Friday, May 20, 2005

Pledge of Allegiance

House Considers Protecting the Pledge
by Bill Wilson, Washington, D.C. correspondent

Congress moves to insulate "under God" in the pledge of allegiance from activist judges.

A member of the House has introduced legislation that would take away from the nation's courts the power to rule on the constitutionality of the Pledge of Allegiance.

Article III Section 2 of the Constitution gives Congress the power to place certain limits on the courts. And that's just what Congressman Todd Akin of Missouri intends to do.

"You can say the pledge if you want to," he said. "But obviously, I think we've gone too far if the court starts to use the First Amendment to say that kids cannot say something… instead of to protect free speech. That's why we're taking this action."

Last year, the Supreme Court considered whether schoolchildren should be allowed to say the words "under God" in the Pledge of Allegiance. In the end, the high court dodged the issue, declaring that the plaintiff, Michael Newdow, did not have standing. That effectively left "under God" in the pledge.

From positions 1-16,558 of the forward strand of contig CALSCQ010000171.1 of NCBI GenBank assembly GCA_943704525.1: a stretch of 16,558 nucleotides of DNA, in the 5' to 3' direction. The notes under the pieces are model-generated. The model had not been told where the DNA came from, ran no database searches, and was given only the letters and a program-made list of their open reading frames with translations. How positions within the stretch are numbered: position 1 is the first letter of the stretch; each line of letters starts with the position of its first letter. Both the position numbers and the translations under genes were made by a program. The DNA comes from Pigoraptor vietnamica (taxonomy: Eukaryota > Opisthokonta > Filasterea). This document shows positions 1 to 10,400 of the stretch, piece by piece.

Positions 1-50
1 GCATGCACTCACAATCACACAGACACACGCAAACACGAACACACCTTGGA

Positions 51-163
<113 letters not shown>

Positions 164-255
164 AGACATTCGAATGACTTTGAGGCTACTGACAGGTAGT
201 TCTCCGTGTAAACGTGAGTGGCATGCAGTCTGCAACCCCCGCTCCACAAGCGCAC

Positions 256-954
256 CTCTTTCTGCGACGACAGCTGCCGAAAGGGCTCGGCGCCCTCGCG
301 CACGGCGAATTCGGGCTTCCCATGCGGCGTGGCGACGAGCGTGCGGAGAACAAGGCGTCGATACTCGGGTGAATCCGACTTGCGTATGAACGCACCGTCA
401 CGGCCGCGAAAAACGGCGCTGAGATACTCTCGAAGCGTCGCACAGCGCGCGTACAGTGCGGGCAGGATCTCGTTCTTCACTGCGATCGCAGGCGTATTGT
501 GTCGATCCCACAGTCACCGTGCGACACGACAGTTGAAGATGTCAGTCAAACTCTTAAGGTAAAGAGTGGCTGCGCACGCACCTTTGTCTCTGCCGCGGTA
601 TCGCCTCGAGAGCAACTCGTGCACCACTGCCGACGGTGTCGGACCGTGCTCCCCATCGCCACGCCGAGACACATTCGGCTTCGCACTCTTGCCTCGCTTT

There is bi-partisan support for Akin's bill and North Carolina Congressman Mike McIntyre, D-N.C., said it's time the courts are prevented from excising God from the pledge.

"The appellate courts," he said, "should not—and will not under this law—get away with removing Him from our most sacred, patriotic vow, the Pledge of Allegiance."

Akin believes his legislation can stand up to challenges by those who want to remove God from the public square.

"First of all, they have to overthrow that entire current practice and ignore the Constitution," he said, " But when they get done doing those two things, they run smack dab into the pledge. And do you really want to be out in front on the Pledge of Allegiance?"

Both Congressmen see strong House support for the bill, which already has about 150 cosponsors.

The Senate will be more challenging, but Sen. Jon Kyl, R-Ariz., has agreed to champion the bill.

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